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NBC4: Know The Difference

It is that time of the year, flu season. But what makes this year even more challenging is the similiarities between respiratory syncytial virus (RSV), COVID-19 and flu. All three have some similarities and some stark differences.  So how do you know what you might have?  Joseph Gastaldo, MD, medical director of infectious diseases with OhioHealth talked with NBC4's Kenya Ramirez about how to differentiate your symptoms.

  • COVID-19: Dr. Gastaldo said COVID-19 can come with a loss of smell or taste. While it isn't in every single case, they do see if quite often.
  • FLU: With the flu, there is one thing that stands out above everything else: it completely wipes you out in many cases, and it doesn't go away for quite some time.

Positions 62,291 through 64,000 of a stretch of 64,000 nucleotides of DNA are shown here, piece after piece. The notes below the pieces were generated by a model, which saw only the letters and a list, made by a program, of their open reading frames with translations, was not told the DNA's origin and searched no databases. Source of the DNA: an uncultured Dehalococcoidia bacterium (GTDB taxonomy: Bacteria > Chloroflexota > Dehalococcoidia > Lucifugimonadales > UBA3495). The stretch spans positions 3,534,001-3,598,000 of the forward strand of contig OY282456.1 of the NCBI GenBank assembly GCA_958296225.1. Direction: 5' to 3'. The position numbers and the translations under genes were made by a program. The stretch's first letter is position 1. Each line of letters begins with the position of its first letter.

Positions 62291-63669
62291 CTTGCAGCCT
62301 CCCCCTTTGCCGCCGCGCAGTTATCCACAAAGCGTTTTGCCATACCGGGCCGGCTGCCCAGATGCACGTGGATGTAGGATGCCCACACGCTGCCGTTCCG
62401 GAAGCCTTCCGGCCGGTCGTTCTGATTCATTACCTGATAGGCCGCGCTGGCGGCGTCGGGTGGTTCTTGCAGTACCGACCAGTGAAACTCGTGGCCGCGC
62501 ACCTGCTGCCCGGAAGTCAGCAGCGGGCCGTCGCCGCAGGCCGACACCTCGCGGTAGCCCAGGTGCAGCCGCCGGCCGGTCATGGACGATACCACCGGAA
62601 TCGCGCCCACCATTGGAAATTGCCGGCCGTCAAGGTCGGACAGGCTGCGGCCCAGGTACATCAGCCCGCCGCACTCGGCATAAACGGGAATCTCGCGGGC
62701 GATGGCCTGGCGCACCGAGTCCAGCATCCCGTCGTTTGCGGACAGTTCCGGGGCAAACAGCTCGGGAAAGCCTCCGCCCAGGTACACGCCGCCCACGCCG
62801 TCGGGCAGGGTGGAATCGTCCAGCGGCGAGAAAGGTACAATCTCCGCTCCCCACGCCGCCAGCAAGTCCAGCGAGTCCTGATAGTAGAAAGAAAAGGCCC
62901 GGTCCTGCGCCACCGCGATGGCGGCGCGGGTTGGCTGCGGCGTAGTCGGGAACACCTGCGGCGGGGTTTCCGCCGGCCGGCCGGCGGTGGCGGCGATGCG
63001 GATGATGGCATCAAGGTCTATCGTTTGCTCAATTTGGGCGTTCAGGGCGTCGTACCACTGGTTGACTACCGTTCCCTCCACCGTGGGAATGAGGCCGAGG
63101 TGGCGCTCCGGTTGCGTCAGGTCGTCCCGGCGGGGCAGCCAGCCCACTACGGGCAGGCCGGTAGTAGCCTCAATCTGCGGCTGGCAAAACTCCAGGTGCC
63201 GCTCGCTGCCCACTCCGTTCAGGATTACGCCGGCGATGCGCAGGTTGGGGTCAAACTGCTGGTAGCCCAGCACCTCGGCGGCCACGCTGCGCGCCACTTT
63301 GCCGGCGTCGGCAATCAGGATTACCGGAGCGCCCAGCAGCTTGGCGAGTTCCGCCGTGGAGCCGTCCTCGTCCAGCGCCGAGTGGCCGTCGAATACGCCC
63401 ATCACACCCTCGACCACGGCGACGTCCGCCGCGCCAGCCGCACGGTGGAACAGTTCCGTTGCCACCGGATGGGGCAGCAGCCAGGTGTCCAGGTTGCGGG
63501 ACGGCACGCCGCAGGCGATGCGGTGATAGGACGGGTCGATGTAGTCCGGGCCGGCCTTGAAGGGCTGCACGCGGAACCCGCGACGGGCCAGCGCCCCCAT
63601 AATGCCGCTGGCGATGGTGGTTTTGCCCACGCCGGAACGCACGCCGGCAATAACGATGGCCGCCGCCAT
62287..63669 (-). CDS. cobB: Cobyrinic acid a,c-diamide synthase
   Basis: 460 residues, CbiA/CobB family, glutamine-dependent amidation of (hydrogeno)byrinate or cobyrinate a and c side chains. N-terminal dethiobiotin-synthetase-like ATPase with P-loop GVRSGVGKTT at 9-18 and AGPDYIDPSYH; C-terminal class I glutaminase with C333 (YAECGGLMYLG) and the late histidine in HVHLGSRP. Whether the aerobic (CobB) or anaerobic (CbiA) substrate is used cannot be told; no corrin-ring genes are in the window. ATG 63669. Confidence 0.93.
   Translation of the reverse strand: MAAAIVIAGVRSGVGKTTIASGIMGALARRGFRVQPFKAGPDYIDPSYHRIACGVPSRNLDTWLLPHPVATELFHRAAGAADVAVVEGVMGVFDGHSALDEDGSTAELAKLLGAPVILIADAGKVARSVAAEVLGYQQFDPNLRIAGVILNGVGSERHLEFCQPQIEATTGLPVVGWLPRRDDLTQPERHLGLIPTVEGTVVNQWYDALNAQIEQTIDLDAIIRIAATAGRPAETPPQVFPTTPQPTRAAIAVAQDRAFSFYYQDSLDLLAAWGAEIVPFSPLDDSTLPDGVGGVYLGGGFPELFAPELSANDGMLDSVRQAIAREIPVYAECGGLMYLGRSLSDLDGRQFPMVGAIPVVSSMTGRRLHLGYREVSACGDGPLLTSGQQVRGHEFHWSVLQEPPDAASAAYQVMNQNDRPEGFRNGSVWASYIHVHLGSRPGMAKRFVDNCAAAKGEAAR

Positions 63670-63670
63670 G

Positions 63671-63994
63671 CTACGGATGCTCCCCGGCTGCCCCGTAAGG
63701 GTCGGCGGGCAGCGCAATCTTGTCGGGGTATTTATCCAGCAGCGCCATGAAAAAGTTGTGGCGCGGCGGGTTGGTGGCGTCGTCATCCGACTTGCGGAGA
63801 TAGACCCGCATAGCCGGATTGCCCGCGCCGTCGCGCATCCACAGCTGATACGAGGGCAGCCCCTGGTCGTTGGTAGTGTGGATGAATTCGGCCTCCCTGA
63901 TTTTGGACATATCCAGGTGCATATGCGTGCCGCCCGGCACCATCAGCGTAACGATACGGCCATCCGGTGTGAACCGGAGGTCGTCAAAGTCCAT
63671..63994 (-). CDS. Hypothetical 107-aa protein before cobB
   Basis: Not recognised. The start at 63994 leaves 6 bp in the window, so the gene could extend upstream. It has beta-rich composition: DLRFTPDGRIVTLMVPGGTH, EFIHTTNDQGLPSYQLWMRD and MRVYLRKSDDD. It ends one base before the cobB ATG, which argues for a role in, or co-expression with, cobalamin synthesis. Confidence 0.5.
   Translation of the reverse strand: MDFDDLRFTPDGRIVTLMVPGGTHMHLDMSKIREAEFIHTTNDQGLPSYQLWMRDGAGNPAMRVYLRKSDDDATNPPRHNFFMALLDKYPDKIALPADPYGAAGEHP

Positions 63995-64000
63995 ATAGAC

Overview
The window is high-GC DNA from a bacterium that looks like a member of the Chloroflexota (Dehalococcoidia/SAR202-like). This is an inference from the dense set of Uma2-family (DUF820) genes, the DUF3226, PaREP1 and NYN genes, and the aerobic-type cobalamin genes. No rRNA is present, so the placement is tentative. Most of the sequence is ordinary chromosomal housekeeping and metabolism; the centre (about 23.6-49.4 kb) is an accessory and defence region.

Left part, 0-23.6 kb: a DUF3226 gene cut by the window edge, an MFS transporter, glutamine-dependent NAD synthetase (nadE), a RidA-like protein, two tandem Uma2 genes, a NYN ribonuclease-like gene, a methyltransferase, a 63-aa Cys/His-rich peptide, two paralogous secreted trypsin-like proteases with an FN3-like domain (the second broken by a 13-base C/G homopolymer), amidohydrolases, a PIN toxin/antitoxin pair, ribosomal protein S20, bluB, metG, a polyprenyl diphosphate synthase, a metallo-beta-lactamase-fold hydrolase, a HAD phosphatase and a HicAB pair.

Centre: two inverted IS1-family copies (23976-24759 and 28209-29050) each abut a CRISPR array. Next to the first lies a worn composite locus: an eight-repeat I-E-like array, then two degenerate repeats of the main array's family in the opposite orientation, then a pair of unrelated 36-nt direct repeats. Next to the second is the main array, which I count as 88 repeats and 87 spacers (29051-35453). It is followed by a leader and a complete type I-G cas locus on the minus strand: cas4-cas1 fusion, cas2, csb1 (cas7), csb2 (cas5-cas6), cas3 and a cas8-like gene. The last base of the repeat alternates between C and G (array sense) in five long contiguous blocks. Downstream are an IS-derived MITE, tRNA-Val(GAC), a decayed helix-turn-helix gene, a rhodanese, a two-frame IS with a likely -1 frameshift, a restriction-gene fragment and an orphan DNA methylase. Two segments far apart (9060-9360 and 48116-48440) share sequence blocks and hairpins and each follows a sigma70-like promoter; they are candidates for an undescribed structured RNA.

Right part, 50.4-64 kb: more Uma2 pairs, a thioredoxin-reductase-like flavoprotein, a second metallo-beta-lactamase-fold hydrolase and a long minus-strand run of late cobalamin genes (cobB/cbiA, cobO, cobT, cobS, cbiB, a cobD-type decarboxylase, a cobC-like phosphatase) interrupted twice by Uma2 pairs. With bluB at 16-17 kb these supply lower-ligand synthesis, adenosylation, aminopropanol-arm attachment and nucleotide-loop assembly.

• RSV: RSV usually causes mild, cold-like symptoms that most people recover from after a week or two. However, it can cause severe symptoms for infants and older adults.

“(Flu) essentially feels like you got hit with a truck,” Dr. Gastaldo told NBC4. “You can have a high fever with the flu, and you can develop viral pneumonia with influenza.”

Vaccination has shown to be a great tool in both COVID-19 and the flu. While each of the vaccines aren't 100 percent for preventing either infection, they can lessen the impact.

“We all need to be cognizant of those who are not vaccinated,” Dr. Gastaldo said.

Dr. Gastaldo said that the key is to keep hospital admissions as low as possible. Things that can really help make that happen continue to be social distancing and masking in the right circumstances.

Gastaldo told NBC4 that there were minimum reports of flu and RSV last year when mask mandates were in place. He believes that data shows that masks can work.

“Until we get to lower levels of community transmission, mask-wearing should be done by everybody regardless of their vaccination status,” he said.

Testing can help you understand what you might be dealing with.  After you talk with your primary care physician concerning your symptoms, you can develop a plan for care, and if testing would be a good option for you.

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